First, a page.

We performed measurements of the prompt radiation induced conductivity (RIC) in thin samples of Teflon (PTFE) at the Little Mountain Medusa LINAC facility in Ogden, UT. Three mil (76.2 microns) samples were irradiated with a 0.5 %CE%BCs pulse of 20 MeV electrons, yielding dose rates of 1E9 to 1E11 rad/s. We applied variable potentials up to 2 kV across the samples and measured the prompt conduction current. Details of the experimental apparatus and analysis are reported in this report on prompt RIC in Teflon.

Hartman, E. Frederick; Zarick, Thomas Andrew; Sheridan, Timothy J.; Preston, E. [ITT Exelis Mission Systems, Colorado Springs, CO

2013-05-01

237

Induced scalarization in boson stars and scalar gravitational radiation  

NASA Astrophysics Data System (ADS)

The dynamical evolution of boson stars in scalar-tensor theories of gravity is considered in the physical (Jordan) frame. We focus on the study of spontaneous and induced scalarization, for which we take as initial data configurations on the well-known S branch of a single boson star in general relativity. We show that during the scalarization process a strong emission of scalar radiation occurs. The new stable configurations (S branch) of a single boson star within a particular scalar-tensor theory are also presented.

Ruiz, Milton; Degollado, Juan Carlos; Alcubierre, Miguel; Núñez, Darío; Salgado, Marcelo

2012-11-01

238

Investigation Into Radiation-Induced Compaction of Zerodur (trademark)  

NASA Technical Reports Server (NTRS)

Zerodur is a low coefficient of thermal expansion glass-ceramic material. This property makes Zerodur an excellent material for high precision optical substrates. Functioning as a high precision optical substrate, a material must be dimensionally stable in the system operating environment. Published data indicate that Zerodur is dimensionally unstable when exposed to large doses of ionizing radiation. The dimensional instability is discussed as an increase in Zerodur density. This increase in density is described as a compaction. Experimental data showing proton-induced compaction of Zerodur is presented. The dependence of compaction on proton dose was determined to be a power law relationship.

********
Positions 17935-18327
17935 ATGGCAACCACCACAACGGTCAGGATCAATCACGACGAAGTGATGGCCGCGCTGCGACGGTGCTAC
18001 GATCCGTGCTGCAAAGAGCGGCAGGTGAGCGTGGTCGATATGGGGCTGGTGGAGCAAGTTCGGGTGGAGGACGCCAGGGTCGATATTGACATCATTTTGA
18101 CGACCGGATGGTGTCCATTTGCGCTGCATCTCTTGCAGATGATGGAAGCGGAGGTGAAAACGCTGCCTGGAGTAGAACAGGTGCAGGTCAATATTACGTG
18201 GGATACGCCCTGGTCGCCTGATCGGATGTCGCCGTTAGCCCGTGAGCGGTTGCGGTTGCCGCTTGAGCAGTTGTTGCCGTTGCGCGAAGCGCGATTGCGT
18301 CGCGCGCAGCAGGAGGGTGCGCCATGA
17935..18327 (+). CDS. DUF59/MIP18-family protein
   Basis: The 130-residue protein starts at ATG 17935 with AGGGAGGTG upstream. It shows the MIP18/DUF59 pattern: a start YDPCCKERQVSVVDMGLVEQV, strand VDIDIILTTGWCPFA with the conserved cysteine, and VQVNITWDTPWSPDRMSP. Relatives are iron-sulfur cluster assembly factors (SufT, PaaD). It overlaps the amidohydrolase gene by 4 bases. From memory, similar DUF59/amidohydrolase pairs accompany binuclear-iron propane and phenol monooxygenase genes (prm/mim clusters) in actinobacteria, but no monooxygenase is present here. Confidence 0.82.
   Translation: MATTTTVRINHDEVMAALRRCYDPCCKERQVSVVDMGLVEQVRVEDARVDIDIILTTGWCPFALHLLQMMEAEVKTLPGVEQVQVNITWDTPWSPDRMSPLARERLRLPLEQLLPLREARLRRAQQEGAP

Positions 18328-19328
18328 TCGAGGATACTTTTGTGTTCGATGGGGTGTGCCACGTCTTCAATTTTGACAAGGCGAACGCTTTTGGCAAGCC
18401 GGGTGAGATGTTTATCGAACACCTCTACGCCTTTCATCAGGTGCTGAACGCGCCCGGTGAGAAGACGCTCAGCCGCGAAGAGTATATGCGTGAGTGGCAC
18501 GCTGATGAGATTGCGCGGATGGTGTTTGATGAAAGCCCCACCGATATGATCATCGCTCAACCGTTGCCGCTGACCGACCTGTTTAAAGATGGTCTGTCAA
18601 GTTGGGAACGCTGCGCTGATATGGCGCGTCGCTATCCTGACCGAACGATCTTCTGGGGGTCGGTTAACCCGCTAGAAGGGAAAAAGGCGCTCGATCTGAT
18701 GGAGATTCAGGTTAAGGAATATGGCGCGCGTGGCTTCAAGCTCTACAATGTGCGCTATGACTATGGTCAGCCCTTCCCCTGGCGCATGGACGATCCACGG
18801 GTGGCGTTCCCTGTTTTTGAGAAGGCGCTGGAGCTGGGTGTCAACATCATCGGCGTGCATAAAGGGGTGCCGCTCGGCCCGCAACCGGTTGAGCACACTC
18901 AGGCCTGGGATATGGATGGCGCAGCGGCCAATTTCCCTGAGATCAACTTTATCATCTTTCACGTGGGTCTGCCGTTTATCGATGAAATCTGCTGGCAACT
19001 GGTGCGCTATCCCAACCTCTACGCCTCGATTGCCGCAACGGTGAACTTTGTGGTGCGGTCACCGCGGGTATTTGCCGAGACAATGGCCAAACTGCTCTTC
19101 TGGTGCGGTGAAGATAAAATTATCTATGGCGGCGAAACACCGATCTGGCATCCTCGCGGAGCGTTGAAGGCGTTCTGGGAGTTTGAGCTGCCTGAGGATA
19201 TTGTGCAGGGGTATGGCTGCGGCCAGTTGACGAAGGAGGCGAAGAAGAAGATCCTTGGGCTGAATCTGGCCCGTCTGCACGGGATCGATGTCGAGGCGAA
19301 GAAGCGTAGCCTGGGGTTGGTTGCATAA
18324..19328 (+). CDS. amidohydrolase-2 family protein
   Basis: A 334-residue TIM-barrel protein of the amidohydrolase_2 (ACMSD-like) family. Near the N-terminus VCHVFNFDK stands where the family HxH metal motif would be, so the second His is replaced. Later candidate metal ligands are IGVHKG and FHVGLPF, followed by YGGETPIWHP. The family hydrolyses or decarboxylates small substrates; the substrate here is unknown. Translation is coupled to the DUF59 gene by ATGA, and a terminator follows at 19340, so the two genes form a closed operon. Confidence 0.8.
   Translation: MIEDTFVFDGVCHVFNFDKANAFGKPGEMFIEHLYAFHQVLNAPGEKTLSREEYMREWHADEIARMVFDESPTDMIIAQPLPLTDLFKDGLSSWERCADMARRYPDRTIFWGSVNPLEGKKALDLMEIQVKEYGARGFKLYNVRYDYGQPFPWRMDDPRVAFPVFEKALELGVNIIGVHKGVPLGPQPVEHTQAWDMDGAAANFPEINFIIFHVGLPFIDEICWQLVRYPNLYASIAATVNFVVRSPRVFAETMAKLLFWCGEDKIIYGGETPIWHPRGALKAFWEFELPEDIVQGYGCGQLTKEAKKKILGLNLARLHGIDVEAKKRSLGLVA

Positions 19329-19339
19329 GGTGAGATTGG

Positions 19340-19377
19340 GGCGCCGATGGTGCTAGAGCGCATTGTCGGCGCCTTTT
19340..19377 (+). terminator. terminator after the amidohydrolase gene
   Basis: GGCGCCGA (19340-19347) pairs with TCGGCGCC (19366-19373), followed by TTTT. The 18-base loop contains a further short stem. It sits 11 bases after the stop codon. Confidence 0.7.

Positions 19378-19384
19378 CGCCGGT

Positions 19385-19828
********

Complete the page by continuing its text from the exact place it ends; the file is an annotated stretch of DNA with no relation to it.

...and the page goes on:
Edwards, D. L.; Herren, K.; Hayden, M.; McDonald, K.; Sims, J. A.; Semmel, C. L.

1996-01-01

239

X-radiation-induced differentiation of xenotransplanted human undifferentiated rhabdomyosarcoma  

SciTech Connect

A serially xenotransplantable strain of undifferentiated embryonal rhabdomyosarcoma originating from the nasal cavity of a 42-year-old woman has been established in our laboratory. After radiotherapy for the tumor donor, distinct rhabdomyoblastic differentiation of the undifferentiated sarcoma cells appeared in the primary lesion, and it is a reasonable assumption that X-irradiation has a certain potentiality to induce morphologic differentiation of tumor cells. To study this possibility, tissue fragments of undifferentiated embryonal rhabdomyosarcoma that had grown to more than 10 mm after being transplanted to nude mice were selectively irradiated in situ. The degree of rhabdomyoblastic differentiation according to radiation dose was evaluated by light and electron microscopy and by immunostainability for myoglobin, creatine phosphokinase-MM, and desmin. Distinct morphologic differentiation of undifferentiated sarcoma cells could be induced by repeated X-irradiations at several-week intervals.

Takizawa, T.; Matsui, T.; Maeda, Y.; Okabe, S.; Mochizuki, M.; Tanaka, A.; Kawaguchi, K.; Fukayama, M.; Funata, N.; Koike, M.

1989-01-01

240

Galactic cosmic ray-induced radiation dose on terrestrial exoplanets.  

PubMed

This past decade has seen tremendous advancements in the study of extrasolar planets. Observations are now made with increasing sophistication from both ground- and space-based instruments, and exoplanets are characterized with increasing precision. There is a class of particularly interesting exoplanets that reside in the habitable zone, which is defined as the area around a star where the planet is capable of supporting liquid water on its surface. Planetary systems around M dwarfs are considered to be prime candidates to search for life beyond the Solar System. Such planets are likely to be tidally locked and have close-in habitable zones. Theoretical calculations also suggest that close-in exoplanets are more likely to have weaker planetary magnetic fields, especially in the case of super-Earths. Such exoplanets are subjected to a high flux of galactic cosmic rays (GCRs) due to their weak magnetic moments. GCRs are energetic particles of astrophysical origin that strike the planetary atmosphere and produce secondary particles, including muons, which are highly penetrating. Some of these particles reach the planetary surface and contribute to the radiation dose. Along with the magnetic field, another factor governing the radiation dose is the depth of the planetary atmosphere. The higher the depth of the planetary atmosphere, the lower the flux of secondary particles will be on the surface. If the secondary particles are energetic enough, and their flux is sufficiently high, the radiation from muons can also impact the subsurface regions, such as in the case of Mars. If the radiation dose is too high, the chances of sustaining a long-term biosphere on the planet are very low. We have examined the dependence of the GCR-induced radiation dose on the strength of the planetary magnetic field and its atmospheric depth, and found that the latter is the decisive factor for the protection of a planetary biosphere. PMID:24143867